GM may slash American jobs because of Trump tariffs

Although a tariff on cars would apply to foreign-made cars shipped into the U.S., American automakers have voiced concerns that the European Union and other regions could retaliate.

Friday is the deadline for public comments on Trump's call for a Commerce investigation into whether auto imports pose enough of a threat to US national security to justify tariffs, according to the Associated Press.

President Trump is looking to add severe tariffs of as much as 25 percent on imported steel and aluminum, which would lead to retaliatory tariffs that could spark a global trade war.

The largest US carmaker said in comments filed with the US Commerce Department that overly broad tariffs could "lead to a smaller GM, a reduced presence at home and overseas for this iconic American company, and risk less - not more - US jobs".

GM operates 47 US manufacturing facilities and employs about 110,000 people in the United States. "Tariffs will lead to increased producer costs, increased producer costs will lead to increased vehicle costs, increased vehicle costs will lead to fewer sales and fewer tax receipts, fewer sales will lead to fewer jobs, and those fewer jobs will significantly impact many communities and families across the country". The EU, for example, has a 10% tariff on vehicles imported from the U.S. China's imposes a 25% duty on U.S. cars.

The group cited studies on the impact tariffs would have on the United States economy, warning the Trump administration about "substantial job losses".

In May, Trump called for an investigation into whether auto imports pose national security risks.

The National Foreign Trade Council (NFTC) said auto tariffs will raise costs for automakers, which will eventually hit customers.

President Donald Trump has repeatedly pressed both USA and foreign auto makers to build more vehicles in the US, which would create jobs in rust-belt states that helped elect him.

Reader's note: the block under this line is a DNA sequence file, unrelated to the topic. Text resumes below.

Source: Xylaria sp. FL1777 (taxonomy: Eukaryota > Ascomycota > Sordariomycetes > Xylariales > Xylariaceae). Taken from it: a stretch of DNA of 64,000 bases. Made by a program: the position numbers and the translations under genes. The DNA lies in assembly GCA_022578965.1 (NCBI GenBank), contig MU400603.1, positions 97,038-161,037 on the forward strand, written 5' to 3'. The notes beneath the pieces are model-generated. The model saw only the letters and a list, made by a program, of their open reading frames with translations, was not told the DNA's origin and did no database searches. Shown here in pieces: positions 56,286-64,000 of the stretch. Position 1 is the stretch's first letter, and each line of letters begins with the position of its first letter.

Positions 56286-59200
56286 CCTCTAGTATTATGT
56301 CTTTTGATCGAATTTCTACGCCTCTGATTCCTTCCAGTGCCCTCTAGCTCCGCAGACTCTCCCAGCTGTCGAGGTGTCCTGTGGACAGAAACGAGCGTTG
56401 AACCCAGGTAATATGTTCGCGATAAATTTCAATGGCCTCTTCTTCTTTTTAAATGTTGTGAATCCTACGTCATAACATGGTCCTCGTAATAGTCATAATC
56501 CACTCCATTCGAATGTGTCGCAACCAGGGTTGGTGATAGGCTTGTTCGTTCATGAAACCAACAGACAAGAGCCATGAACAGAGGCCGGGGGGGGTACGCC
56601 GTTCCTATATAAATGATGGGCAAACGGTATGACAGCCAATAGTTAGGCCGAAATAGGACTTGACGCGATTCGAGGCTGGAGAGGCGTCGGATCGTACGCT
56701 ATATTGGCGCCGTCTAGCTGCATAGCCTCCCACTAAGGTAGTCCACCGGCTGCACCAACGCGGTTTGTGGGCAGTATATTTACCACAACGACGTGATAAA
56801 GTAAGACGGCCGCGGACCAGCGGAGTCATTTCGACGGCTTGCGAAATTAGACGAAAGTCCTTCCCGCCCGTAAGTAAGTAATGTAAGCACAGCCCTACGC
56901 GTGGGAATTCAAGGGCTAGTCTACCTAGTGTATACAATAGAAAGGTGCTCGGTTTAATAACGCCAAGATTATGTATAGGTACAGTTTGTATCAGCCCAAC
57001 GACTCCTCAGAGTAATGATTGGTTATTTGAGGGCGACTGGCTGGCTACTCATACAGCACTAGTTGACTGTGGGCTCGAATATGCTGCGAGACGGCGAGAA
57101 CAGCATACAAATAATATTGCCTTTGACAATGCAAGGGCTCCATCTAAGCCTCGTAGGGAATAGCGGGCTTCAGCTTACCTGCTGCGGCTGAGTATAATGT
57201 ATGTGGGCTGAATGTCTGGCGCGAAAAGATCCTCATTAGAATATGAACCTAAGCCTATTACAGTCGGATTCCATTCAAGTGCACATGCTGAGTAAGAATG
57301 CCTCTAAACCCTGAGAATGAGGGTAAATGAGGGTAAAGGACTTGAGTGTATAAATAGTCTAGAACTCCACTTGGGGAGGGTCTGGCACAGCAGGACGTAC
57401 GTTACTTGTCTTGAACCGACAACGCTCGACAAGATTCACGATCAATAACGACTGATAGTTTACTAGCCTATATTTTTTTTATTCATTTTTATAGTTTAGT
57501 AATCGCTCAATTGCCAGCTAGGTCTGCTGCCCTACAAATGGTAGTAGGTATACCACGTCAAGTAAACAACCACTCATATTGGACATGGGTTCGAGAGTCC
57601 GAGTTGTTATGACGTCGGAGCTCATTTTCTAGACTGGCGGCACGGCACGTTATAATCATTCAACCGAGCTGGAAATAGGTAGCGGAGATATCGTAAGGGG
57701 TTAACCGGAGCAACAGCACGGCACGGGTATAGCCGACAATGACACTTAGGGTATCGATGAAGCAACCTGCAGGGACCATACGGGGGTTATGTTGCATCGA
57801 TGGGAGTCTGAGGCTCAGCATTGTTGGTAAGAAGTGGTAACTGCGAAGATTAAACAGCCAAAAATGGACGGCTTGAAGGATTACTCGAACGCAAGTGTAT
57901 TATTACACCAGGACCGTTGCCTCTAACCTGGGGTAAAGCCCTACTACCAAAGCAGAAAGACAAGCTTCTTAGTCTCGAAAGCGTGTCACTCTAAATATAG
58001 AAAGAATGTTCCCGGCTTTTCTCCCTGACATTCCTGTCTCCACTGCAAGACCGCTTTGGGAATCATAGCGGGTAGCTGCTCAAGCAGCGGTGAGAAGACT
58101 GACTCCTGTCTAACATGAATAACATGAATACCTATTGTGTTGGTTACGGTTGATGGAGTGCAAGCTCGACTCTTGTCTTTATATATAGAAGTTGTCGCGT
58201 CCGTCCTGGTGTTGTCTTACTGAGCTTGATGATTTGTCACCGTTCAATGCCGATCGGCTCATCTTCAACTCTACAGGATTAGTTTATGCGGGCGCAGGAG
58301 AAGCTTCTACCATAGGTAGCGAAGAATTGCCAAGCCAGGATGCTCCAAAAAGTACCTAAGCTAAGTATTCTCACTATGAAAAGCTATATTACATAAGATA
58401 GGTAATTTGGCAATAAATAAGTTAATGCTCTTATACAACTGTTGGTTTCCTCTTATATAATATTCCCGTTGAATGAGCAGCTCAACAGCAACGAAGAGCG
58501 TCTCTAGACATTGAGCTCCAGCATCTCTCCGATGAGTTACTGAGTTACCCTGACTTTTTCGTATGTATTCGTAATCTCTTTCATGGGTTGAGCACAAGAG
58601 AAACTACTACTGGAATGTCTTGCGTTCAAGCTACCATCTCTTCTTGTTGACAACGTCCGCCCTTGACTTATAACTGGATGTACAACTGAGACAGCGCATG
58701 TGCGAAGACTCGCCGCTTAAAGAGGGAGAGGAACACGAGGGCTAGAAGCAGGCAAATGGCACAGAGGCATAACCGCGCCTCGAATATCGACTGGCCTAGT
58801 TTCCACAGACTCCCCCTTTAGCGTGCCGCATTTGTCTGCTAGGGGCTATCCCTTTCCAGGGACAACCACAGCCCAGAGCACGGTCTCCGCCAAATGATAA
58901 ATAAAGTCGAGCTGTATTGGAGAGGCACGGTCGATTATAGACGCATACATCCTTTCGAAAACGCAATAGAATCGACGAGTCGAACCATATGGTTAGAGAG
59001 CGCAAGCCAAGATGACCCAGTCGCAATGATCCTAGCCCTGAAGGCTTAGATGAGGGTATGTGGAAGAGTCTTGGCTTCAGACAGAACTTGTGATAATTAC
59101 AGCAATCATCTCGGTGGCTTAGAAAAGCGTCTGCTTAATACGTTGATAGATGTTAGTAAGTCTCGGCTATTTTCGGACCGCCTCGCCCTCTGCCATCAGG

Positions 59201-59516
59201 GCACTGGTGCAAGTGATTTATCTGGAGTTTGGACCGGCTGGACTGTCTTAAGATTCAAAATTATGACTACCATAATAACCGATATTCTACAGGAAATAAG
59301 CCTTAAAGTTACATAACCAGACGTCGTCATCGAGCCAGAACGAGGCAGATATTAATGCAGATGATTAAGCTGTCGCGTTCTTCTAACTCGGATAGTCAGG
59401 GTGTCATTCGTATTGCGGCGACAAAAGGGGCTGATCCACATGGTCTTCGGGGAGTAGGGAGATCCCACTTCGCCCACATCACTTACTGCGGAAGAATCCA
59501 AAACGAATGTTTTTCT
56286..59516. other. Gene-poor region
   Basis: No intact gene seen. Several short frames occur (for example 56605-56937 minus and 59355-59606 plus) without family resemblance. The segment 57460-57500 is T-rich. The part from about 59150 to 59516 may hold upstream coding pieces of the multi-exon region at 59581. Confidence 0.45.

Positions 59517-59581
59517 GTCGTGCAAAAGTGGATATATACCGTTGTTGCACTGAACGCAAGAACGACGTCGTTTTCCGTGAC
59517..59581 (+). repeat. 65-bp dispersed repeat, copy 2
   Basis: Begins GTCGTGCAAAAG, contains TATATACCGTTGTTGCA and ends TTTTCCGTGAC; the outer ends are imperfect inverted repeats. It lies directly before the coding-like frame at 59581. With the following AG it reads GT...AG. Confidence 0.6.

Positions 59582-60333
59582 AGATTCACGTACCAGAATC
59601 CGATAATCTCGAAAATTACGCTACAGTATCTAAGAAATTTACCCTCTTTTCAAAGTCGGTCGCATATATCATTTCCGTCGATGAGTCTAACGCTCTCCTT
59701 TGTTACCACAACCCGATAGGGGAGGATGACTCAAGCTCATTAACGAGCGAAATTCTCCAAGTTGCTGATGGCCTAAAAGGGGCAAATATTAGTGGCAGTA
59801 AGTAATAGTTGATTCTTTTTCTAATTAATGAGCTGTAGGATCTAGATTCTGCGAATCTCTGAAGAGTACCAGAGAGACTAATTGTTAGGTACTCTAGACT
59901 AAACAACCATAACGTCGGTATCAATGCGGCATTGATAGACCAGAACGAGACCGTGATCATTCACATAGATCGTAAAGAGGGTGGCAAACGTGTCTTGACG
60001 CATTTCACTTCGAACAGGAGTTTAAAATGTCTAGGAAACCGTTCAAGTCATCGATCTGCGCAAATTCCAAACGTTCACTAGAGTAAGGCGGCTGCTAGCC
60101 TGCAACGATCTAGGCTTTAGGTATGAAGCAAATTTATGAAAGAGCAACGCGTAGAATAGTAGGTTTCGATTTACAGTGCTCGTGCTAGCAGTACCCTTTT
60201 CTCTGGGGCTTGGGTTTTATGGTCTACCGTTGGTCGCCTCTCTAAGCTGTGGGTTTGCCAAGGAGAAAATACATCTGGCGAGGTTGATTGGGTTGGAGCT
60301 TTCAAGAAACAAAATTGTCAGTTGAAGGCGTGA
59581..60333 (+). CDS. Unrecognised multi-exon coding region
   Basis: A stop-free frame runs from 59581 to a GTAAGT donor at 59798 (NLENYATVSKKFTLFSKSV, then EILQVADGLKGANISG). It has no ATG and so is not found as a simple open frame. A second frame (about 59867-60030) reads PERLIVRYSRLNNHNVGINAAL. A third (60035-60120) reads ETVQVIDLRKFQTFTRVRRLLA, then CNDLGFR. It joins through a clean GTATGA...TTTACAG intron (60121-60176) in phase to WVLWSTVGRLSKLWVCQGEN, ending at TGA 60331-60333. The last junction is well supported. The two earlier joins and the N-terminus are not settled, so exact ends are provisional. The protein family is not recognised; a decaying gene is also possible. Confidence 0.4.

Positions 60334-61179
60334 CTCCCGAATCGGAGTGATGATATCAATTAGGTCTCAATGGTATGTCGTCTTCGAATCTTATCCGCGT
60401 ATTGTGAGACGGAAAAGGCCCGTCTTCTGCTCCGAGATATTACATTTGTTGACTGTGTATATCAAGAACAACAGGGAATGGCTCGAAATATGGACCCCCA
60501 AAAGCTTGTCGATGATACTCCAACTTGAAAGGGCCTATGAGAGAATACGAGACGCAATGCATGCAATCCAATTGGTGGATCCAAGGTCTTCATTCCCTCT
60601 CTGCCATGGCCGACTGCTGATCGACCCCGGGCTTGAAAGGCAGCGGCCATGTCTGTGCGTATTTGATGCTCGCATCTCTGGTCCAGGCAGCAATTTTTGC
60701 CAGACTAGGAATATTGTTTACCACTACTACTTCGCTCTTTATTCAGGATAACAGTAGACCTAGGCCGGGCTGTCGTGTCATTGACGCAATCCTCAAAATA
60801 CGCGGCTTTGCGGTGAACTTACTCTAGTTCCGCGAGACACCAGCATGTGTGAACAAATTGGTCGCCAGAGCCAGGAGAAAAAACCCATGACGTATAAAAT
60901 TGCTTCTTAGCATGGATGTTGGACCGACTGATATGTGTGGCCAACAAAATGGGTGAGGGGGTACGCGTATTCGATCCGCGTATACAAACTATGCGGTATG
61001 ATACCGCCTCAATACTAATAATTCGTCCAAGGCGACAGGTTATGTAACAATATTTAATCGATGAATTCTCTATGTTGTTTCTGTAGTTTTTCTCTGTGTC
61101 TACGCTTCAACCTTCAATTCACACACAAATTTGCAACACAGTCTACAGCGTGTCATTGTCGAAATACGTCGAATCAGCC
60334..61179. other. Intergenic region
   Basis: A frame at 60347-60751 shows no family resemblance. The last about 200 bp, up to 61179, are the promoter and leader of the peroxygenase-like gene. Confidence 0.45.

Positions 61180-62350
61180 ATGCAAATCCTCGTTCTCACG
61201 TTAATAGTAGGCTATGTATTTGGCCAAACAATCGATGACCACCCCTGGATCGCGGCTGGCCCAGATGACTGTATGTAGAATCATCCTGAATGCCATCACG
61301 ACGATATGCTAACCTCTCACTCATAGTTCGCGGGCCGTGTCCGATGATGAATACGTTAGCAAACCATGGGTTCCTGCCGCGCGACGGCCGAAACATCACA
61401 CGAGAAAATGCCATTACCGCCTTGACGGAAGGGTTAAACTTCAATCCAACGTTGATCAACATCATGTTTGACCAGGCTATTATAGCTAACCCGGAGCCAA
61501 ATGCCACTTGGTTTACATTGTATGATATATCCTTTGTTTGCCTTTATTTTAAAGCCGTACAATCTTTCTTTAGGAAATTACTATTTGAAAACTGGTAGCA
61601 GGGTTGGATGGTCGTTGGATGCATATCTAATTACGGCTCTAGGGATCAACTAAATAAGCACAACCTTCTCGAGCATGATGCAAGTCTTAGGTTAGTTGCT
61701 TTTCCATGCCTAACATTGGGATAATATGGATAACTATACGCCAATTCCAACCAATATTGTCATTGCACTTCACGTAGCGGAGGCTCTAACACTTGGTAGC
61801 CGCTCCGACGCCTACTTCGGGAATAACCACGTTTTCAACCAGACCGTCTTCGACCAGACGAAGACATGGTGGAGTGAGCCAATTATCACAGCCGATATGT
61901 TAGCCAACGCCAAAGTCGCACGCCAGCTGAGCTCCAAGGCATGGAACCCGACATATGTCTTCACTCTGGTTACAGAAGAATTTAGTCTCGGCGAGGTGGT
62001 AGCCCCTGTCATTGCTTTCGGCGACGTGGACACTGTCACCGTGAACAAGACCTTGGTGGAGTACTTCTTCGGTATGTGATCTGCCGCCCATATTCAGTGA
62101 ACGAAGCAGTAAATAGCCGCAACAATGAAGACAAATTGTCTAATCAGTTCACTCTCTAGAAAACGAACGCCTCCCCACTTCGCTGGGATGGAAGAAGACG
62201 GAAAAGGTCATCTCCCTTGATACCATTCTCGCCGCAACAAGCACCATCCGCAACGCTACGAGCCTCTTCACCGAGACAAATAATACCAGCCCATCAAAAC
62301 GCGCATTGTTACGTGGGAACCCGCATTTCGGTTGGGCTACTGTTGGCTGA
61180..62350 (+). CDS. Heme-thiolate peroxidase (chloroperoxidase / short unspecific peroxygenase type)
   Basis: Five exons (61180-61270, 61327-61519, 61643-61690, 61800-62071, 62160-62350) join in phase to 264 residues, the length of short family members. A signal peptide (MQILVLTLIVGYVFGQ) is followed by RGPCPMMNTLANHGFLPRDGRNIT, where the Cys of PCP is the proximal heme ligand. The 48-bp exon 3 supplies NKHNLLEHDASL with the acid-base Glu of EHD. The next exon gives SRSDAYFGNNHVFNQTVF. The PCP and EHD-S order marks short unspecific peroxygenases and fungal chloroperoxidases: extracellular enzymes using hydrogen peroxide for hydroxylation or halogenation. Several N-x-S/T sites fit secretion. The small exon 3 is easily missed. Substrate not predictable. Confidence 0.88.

Last year, the United States exported 2 million automobiles but, Yerxa said, that number can grow if the government focuses on opening foreign markets "instead of raising barriers and costs here at home".

"Ultimately, this cost will likely be passed along to consumers in the form of higher prices", the Japanese auto giant said.

The remarks were made to the Department of Commerce, which is investigating whether to recommend the tariffs.

Some automakers have already expressed their written concern, the most adamant of all being Toyota, which said on Thursday that " a hundred and thirty-seven thousand Americans" are not " a national security threat".

"We urge the U.S.to work with its trading partners to support policies that remove rather than create new barriers to trade", the company said. Similarly, a third of Honda vehicles delivered in the USA throughout 2017 were built overseas.

Toyota, in an emailed stated reported by Bloomberg, said it has 10 USA manufacturing plants.

GM's comments on the proposed tariffs represent some of the strongest pushback on the administration's tariff proposals yet by major auto companies, all of which face the potential of significant duties on imported vehicles or components.

"In its filing on Friday, The National Association of Manufacturers (NAM) said Trump's tariffs stand to undermine the sector, ultimately "[giving] an edge to foreign production at the expense of US manufacturing, job growth, our economy and ultimately USA national security".

Friday is the deadline for public comments on Trump's call for a Commerce investigation into whether auto imports pose enough of a threat to US national security to justify tariffs.

U.S. auto production has doubled over the past decade, and the sector employs almost 8 million Americans - almost 50 percent more than it employed in 2011, according to the U.S. Chamber of Commerce.

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